Dick Cheney has a net worth of anywhere from $40 Million to $90 Million. That’s a high number for any former politician, but certainly possible given his jobs before and after being in politics. Not to mention public appearances, lectures, books, and thousands of other opportunities that a former Vice President would have. Even so, you don’t make close to $100 Million working as the Vice President. It’s evident that the private sector has been very kind to Cheney but just how kind?
Former Vice President Dick Cheney has been under a microscope in the news lately, and we wanted to take some time to explore how Cheney made all of his millions. Cheney has been in politics as early as early as 1969 when he was in intern for Congressman William Steiger under the Richard Nixon administration. 7 years later he was campaign manager for Gerald Ford’s presidential campaign in 1976. However, Cheney’s real influence in politics and financial story began after be become Secretary of Defense under the George Bush administration. During his four years as Secretary of Defense, Cheney downsized the military and his budgets showed negative real growth, despite pressures to acquire weapon systems advocated by Congress. He also reduced the military budget from $290 million to $270 million.
From 1995 to 2000, after his duties as Secretary of Defense ended, Cheney stepped into the private sector, serving as CEO for the oilfield services company Halliburton, the source of most of his net worth. In July 2000, Cheney resigned from Halliburton with a reported $20 million retirement package to serve as Vice President of the United States under the second Bush administration. During that time he’s also accumulated $40 Million in stock options and $12.5 Million in salary. As such, Cheney is considered the most influential Vice President in White House history. It’s been said that Cheney actively and openly influenced White House policy, particularly surrounding foreign policy, environmental policy, and the treatment of prisoners of war.
So how much Halliburton actually made during the Gulf War? $39.5 Billion. According to IBT, an analysis conducted in 2013 shed light on the companies that made money off the war by providing support services as the privatization of what were former U.S. military operations rose to unprecedented levels. In total, private or publicly listed firms received at least $138 billion of U.S. taxpayer money for government contracts for services that included providing private security, building infrastructure and feeding the troops.
The No. 1 recipient? Houston-based energy-focused engineering and construction firm KBR, Inc. (NYSE:KBR), which was spun off from its parent, oilfield services provider Halliburton Co. (NYSE:HAL), in 2007. The company was given $39.5 billion in Iraq-related contracts over the past decade, with many of the deals given without any bidding from competing firms, such as a $568-million contract renewal in 2010 to provide housing, meals, water and bathroom services to soldiers, a deal that led to a Justice Department lawsuit over alleged kickbacks, as reported by Bloomberg. -IBT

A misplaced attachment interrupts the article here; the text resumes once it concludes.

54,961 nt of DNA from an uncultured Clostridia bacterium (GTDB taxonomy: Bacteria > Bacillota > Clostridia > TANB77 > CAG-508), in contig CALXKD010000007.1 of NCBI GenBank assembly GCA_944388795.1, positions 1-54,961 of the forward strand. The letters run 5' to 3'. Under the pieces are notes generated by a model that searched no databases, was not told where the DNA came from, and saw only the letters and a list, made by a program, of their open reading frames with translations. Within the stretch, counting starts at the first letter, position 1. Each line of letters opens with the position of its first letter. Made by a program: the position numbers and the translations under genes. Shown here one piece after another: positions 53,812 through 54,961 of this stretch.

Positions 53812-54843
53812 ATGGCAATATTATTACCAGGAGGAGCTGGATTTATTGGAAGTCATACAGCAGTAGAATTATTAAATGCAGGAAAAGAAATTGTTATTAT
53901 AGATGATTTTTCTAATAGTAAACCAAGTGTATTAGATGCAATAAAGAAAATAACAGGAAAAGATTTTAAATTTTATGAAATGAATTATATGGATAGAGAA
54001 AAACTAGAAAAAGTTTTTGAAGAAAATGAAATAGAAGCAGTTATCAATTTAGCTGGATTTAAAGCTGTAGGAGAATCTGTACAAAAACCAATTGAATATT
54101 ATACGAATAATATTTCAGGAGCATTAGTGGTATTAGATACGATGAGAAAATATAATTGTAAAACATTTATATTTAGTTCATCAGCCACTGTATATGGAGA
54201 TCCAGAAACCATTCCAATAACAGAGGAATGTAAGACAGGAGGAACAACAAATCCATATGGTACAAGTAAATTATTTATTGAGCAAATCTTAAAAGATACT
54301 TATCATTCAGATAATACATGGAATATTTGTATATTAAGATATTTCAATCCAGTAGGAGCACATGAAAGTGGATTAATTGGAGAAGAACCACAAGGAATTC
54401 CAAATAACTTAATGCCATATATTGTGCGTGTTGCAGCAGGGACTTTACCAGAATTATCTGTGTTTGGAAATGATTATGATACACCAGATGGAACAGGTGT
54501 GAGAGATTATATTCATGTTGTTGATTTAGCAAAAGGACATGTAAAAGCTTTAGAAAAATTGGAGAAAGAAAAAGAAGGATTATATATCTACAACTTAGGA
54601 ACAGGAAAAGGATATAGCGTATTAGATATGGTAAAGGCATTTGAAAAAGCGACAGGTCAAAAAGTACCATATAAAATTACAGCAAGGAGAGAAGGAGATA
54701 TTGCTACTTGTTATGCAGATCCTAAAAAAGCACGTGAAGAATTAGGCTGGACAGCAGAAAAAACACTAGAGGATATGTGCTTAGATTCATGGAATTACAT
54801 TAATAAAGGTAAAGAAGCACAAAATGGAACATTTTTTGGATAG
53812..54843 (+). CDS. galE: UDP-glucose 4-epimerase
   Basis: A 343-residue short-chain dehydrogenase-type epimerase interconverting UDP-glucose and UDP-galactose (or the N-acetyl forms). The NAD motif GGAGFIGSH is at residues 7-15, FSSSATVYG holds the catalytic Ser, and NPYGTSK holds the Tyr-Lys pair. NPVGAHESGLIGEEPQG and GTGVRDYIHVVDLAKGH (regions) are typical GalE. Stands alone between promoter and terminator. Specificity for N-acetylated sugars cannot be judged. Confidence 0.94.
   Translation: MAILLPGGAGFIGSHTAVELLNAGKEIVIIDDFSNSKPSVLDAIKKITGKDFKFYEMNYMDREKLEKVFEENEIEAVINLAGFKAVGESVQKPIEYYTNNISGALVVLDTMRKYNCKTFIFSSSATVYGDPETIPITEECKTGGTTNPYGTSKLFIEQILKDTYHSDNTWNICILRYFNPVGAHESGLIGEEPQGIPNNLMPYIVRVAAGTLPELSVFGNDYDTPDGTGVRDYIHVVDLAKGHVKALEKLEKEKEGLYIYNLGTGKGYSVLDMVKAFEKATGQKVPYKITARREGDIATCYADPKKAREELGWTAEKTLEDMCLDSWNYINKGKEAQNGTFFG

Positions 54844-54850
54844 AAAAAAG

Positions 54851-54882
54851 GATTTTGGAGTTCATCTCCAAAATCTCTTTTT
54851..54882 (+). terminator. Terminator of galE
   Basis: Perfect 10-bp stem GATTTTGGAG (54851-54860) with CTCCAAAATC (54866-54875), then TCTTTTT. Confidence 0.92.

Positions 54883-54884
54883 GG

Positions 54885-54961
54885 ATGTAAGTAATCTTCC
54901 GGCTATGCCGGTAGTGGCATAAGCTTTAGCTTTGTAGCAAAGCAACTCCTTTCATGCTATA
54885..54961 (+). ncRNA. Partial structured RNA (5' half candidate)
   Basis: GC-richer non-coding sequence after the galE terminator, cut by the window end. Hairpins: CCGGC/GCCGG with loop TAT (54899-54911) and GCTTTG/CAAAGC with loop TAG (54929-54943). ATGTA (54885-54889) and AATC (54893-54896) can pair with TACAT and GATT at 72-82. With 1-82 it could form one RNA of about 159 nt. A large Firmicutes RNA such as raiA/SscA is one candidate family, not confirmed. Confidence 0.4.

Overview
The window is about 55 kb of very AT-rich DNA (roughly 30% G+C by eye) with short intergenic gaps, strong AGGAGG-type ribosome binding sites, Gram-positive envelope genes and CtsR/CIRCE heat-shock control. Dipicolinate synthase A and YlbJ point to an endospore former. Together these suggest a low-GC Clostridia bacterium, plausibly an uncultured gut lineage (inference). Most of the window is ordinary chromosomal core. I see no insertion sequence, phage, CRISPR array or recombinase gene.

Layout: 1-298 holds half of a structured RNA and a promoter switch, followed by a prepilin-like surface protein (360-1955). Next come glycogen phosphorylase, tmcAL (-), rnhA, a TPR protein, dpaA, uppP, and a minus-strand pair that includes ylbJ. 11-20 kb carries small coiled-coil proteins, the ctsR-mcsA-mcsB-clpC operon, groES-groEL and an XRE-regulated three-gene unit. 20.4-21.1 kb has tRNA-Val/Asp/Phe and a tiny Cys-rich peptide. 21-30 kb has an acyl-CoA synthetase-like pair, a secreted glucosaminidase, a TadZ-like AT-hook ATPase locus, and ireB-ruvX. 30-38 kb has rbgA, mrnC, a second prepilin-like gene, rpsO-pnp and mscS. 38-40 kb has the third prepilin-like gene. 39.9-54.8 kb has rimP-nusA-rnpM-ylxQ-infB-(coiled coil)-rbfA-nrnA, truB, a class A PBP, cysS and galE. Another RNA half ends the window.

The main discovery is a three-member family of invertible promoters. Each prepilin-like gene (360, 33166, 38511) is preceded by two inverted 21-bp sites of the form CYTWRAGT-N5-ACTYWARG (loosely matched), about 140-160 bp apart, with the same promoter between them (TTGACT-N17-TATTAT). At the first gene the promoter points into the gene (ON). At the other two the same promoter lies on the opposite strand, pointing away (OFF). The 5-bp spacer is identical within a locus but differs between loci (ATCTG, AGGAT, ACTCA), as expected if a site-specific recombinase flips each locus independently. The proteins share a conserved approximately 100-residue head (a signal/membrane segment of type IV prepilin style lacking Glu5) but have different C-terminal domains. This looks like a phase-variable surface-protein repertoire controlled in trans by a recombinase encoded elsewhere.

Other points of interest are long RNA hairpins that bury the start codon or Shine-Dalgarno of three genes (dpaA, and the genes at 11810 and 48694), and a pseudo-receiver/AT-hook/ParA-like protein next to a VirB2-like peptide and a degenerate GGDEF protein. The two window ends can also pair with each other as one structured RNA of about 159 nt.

From the years 2003 to 2008 Halliburton’s stock nearly quintupled in value from just over $10 a share to just under $50 a share. Exactly how big a stake did Cheney have in Halliburton?
On May 15, 2001, Cheney signed a second disclosure form that is supposed to update the August 2000 filing so that it covers the full year. In this filing, Cheney disclosed the following Halliburton income (via Politifact)
• Salary/bonus (gross): $821,896
• Elective deferred salary: $403,166
• Stock equivalent unit bonus: $396,213
• Senior executive deferred compensation contributions: $53,692
• Elective deferred salary lump sum payout: $1,140,160
• Restricted stock imputed income: $7,560,000
• Nonqualified stock option income: $21,964,254
• Senior executive deferred compensation payout: $2,797,128
As far as Cheney’s investments? (Via Dave Manuel)
The 2008 personal financial disclosure for Dick Cheney notes that his net worth was somewhere between $11.4 million and $50.1 million (note: asset values are given in ranges, so we don’t know Cheney’s exact net worth in 2008 to the penny) at the time. There were zero liabilities listed on the disclosure. The following figures are from a “blind trust” that Cheney had.
Dick and Lynne Cheney’s largest assets as of 2008:
Northern Trust Bank Joint Checking Account ($500,001 to $1,000,000)
Vanguard Tax-Exempt Money Market Account ($1,000,000 to $5,000,000)
American Century Investments International Bond Fund ($1,000,000 to $5,000,000)
GMO Tax-Managed US Equities Fund III ($1,000,000 to $5,000,000)
GMO US Qualify Equity Fund III ($1,000,000 to $5,000,000)
GMO Tax-Managed Int’l Equities Fund III ($500,000 to $1,000,000)
Lazard international Equity Fund ($1,000,000 to $5,000,000)
Lazard Emerging Markets Fund ($1,000,000 to $5,000,000)
Loomis Sayles Global Bond Fund-1 ($500,000 to $1,000,000)
Vanguard Group Short-Term Tax-Exempt Fund Admiral Shares ($1,000,000 to $5,000,000)
Vanguard Group – IRA, Inflation Protected Securities Fund ($500,000 to $1,000,000)
Vanguard Group – IRA Rollover, Inflation Protected Securities fund ($1,000,000 to $5,000,000)
Vanguard Group – IRA Rollover, Inflation Protected Securities Fund ($1,000,000 to $5,000,000)
After the Bush administration Cheney left public office and he maintains homes in Wyoming, Virginia, and the Eastern Shore of Maryland. We’re not 100% sure what his stock holdings are today but rest assured, Mr. Cheney is living quite comfortably.
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